An extremely busy actor, Brown also starred in The Shawshank Redemption, Cowboys and Aliens, the TV fantasy saga Carnivale, the animated SpongeBob SquarePants (voicing Mr. Krabs), the Nightmare on Elm Street reboot, Star Wars: The Clone Wars, Hulk and the Agents of S.M.A.S.H., Ultimate Spider-Man and, most recently, Sleepy Hollow and The Flash. And, of course, he made a trip to Star Trek, portraying Zobral in the Enterprise episode "Desert Crossing." If he hadn’t Trekked, I wouldn’t be mentioning him here.

Here we come to the crux of this entry: I met Brown backstage at a Trek convention while he was out promoting Starship Troopers in 1997. And, as I always did in these encounters, I thanked him for talking to my writers.

"How are Adam Pirani, Craig Chrissinger and Marc Shapiro?" he asked me.

I could have done a spit-take I was so floored! Here was someone we had interviewed multiple times over a decade-plus, yet he remembered all three of my writers by name: Pirani (Bride, Highlander), Chrissinger (Earth 2), Shapiro (Bride for Fangoria, Troopers).

Now, there have been many times when upon my meeting an interviewee, we’ve chatted about one single writer who had previously interviewed him for Starlog— like Tom Weaver, Will Murray, Bill Warren, Joe Nazzaro or the late Steve Swires (although anybody we did twice or more usually ended up, through circumstances, talking with a second journalist). Brown was a special case. He remembered everyone. This had never happened before!

So, I was impressed. That’s what I recall most about Brown and talking to him backstage 16 years ago. He didn’t have to remember those guys. But he did. And I was touched because, old softie that I am, I’m still intensely proud of the people who worked for—and with—me.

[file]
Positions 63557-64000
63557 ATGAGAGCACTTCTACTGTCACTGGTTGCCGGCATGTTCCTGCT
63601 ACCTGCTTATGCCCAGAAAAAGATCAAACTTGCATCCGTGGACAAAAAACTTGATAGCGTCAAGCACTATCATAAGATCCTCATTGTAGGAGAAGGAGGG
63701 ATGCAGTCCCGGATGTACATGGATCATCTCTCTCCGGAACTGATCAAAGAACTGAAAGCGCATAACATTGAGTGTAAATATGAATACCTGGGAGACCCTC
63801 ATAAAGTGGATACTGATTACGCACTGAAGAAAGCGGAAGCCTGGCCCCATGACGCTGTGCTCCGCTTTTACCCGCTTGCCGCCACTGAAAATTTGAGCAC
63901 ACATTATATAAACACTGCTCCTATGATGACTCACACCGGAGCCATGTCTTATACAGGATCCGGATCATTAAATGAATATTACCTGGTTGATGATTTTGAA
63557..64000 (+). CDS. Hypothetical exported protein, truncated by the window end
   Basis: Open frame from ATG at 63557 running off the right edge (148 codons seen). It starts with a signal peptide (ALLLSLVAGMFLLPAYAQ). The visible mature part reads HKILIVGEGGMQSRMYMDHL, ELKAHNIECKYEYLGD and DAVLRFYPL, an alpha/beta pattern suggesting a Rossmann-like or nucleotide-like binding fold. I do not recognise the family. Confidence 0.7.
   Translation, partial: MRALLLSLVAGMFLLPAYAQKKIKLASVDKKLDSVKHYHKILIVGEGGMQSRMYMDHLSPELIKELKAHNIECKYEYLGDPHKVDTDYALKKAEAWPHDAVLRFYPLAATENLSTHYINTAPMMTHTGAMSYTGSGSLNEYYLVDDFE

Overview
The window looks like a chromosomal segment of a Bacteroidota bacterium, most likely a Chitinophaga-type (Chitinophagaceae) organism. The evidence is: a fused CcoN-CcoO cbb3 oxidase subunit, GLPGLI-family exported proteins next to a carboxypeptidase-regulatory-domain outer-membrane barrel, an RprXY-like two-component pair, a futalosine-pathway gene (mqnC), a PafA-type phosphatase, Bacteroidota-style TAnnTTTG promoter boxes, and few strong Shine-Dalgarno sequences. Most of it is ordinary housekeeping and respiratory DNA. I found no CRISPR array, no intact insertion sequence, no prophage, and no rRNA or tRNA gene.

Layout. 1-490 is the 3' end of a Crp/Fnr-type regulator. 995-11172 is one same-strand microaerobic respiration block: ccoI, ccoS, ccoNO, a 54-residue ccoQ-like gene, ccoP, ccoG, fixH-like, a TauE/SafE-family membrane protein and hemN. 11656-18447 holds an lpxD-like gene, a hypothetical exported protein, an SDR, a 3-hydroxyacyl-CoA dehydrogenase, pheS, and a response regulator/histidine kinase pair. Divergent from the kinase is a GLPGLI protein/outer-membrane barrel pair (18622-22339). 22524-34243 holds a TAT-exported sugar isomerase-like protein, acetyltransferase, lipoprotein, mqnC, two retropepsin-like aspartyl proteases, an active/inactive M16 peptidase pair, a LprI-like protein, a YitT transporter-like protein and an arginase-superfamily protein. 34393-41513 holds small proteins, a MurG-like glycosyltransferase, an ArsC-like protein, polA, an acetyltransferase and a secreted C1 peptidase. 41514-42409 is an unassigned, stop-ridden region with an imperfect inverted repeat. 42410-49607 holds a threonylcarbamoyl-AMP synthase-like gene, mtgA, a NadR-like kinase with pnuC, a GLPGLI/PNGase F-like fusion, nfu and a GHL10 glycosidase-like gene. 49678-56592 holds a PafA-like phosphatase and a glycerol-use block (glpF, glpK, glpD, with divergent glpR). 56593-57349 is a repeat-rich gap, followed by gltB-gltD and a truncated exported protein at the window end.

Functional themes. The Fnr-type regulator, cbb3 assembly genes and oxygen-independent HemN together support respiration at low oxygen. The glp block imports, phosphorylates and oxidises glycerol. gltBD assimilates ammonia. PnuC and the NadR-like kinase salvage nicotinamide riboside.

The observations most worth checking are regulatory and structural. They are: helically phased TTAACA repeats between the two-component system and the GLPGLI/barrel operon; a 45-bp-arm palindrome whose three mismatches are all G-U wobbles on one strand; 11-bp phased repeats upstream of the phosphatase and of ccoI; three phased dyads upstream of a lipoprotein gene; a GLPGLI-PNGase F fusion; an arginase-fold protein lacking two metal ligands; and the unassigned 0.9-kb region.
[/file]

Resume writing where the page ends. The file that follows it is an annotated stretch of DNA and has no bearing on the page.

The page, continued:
And Brown? With all apologies to Gene Hackman, John Shea, Michael Rosenbaum and Kevin Spacey, he’s now the definitive, if animated, Lex Luthor (bedeviling Superman in several different DC Comics-based cartoon TV series and direct-to-DVD movies), a prolific voiceover actor and a nice guy. You’re a good man, Clancy Brown.


David McDonnell, "the maitre’d of the science fiction universe," has dished up coverage of pop culture for more than three decades. Beginning his professional career in 1975 with the weekly "Media Report" news column in The Comic Buyers’ Guide, he joined Jim Steranko’s Mediascene Prevue in 1980. After 31 months as Starlog’s Managing Editor (beginning in October 1982), he became that pioneering SF magazine’s longtime Editor (1985-2009). He also served as Editor of its sister publications Comics Scene, Fangoria and Fantasy Worlds. At the same time, he edited numerous licensed movie one-shots (Star Trek and James Bond films, Aliens, Willow, etc.) and three ongoing official magazine series devoted to Trek TV sagas (The Next Generation, Deep Space Nine, Voyager). He apparently still holds this galaxy’s record for editing more magazine pieces about Star Trek in total than any other individual, human or alien.

Copyright 2014 David McDonnell